The fuel sold around here all contains "up to" 10% ethanol, especially in winter, and has been sold that way for many years. I haven't seen or experianced any issues with the lower percentage of ethanol fuels.

#13 peter mc

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Posted 02 September 2010 - 05:56 PM

Hi i think it is the best fuel when injected. when it been setup properly it is grate. compresion as hi as 13.1 with no detonation car runs very cool .does it make more power no .but it does let you run more compresion .in a stock car it not good . wast of time.  not for carbs you all so have to change oil more often as it gets contaminated with alcohol. as a race fuel it is a good thing

#14 peter mc

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Posted 02 September 2010 - 06:02 PM

and that cherry smell is a lube for alcohol it stops corrosion and smells cool :)

#15 d3c0y

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Posted 02 September 2010 - 07:11 PM

Kind of weird that no one has mentioned retuning for the fuel. A bit part of E85 is the oxygen content in the fuel and from what i've read you need to check your AFR to make sure its not running super lean. You would probably have to change your carb jetting / mixtures to be a lot richer for your car to run right.

#16 peter mc

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Posted 02 September 2010 - 07:38 PM

that's what i ment by set up proply you will need at lest 30 % more fuel for the same mixture in most cars that's why its not that good in carbs 


#17 Lurch ™

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Posted 02 September 2010 - 07:59 PM

& hence why you use more of it...

#18 Thomo260

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Posted 27 October 2012 - 01:26 PM

So 2 years have past since the last post and E85 is becoming the fuel to use in road and race engines more often now.

I have been trying to get as much info lately and find someone with the knowledge to tune as I can, with very little success on the net. I have an L series in my race only Datsun running Webers with very high comp. and want to run on either 100 oct fuel (98 + 10% eth) this is easier to get or possibly E85. Engine has never ran on anything other than Avgas.
Can anyone recommend someone to speak to? Or any advice would be very appreciated.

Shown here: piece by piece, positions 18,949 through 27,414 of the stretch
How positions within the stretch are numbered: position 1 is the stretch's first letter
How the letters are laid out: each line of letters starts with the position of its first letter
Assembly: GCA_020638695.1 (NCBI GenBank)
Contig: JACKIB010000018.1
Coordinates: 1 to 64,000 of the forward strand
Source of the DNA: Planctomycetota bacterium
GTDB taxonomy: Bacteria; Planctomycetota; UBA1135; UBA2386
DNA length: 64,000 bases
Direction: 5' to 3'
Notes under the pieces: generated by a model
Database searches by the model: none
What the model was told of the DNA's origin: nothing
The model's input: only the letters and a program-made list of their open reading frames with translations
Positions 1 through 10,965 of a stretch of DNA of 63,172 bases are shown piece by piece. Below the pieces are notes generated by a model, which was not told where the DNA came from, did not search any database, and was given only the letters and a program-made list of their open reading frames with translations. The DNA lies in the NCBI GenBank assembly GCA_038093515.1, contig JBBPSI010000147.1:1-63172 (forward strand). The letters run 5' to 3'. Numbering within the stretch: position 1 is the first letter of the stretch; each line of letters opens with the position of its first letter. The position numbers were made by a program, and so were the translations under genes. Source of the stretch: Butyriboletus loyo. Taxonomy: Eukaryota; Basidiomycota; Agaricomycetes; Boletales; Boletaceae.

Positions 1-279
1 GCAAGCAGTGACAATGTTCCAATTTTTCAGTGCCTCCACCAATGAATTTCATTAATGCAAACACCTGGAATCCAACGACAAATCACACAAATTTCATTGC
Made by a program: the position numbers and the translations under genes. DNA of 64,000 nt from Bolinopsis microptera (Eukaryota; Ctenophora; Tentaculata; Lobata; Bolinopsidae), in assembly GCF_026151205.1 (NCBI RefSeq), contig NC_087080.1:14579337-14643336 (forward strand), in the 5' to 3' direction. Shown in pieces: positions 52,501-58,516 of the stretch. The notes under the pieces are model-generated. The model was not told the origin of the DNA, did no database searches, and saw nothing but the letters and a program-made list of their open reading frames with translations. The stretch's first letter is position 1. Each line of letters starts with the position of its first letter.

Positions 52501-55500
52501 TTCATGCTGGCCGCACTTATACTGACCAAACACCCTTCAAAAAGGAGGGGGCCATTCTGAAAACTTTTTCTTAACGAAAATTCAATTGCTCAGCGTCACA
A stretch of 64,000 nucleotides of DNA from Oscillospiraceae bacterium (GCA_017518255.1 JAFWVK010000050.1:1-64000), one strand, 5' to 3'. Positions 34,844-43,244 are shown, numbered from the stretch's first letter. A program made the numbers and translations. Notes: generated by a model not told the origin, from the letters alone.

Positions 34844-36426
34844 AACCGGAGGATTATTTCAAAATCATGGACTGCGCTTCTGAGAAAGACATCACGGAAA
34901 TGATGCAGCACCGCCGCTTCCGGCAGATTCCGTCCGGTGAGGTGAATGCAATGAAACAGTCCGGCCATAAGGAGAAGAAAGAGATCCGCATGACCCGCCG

The Dato has fuel cell, copper fuel lines and is already running rich for performance. FYI

Thomo

#19 jamo240

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Posted 27 October 2012 - 07:55 PM

The boys down at Nizpro swear by E85...particularly the product supplied by United. The downsides are availability (you can't get it everywhere), the requirement to retune your engine to address the different stoich ratio it requires, the possibility you will need bigger injectors/jets and the fact you will use if faster. In the case of tuneable engine management systems like Apexi, you can just adjust the injector scale factor and you're good to go in the event you need to run on premium for a period of time due to not being able to get E85 (assuming you have previously tuned the engine for E85).

The upsides are a much higher octane rating, which gives you the potential for more power and in the case of turbo cars, Simon and Dave at Nizpro have dyno verified that it gives you useable boost at lower RPM (up to 500rpm lower than on premium) due to the increased gas volume (because you burn a greater mass of it per unit air). They also consider it will give you 10 degrees more spark which is where a lot of additional power can also be achieved on turbo cars that become spark/boost limited using premium unleaded.

In the words of Dave at Nizpro regarding turbo cars "...I wouldn't run a car on anything but E85 in the Melbourne area where it's easy to get...it is just that much better". These guys are tuning cars on it everyday, so they have plenty  of experience.

For those who don't understand how E85 works from a performance perspective, it's like this: Petrol has a stoichiometric ratio of 14.7:1. That is, you need 14.7lbs of air to burn 1lb of fuel. Ethanol is about half this, so more like 7:1. From a calorific point of view, petrol actually has more energy per lb than ethanol, but because of the lower stoich ratio, you can burn more pounds of it per unit air, hence get more power...the higher octane rating also helps power due to spark tolerance. When you add nitro methane to ethanol, the stoich ratio goes right down to about 4:1, and this is why top fuel dragsters burn 30 or so litres to cover the quarter mile...they are injecting a huge amount of fuel for the air that the engine uses, but this is the only way to produce such large amounts of power.

Bottom line: E85 is the highest performance potential fuel you can buy at the pump in this country, but you will have to make tuning and possibly component changes to get the benefits. You will also use more of it. E85 will be of no use (and may perform poorly) without retuning the engine. I have not heard of the corrosion problems driving component changes on conventional cars, but will check with the Nizpro chaps on this one....I do know they replaced the fibreglass tanks in their race boat with Stainless steel when they changed that engine over to E85.

Cheers

Jamo



#20 peter mc

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Posted 28 October 2012 - 05:14 PM

after 2 years in one car we have been racing id say you can keep it for the turbo cars , in NA cars there is better ways to go and is there a big advantage running more comp , no not really , 10.5 -11 is more than anuff  , E85 in NA cars has no advantage as it burns to slow , sorry i should say there is no addvantage in a L motor , i did a test a bit back where a tuned a car with E85 and made 180kw then removed the comp with new pistons and went from 12.3 to 10.6 and ran 98 fuel guess what it made 185kw  ... like i said 2 years ago its not for carbs , on a L motor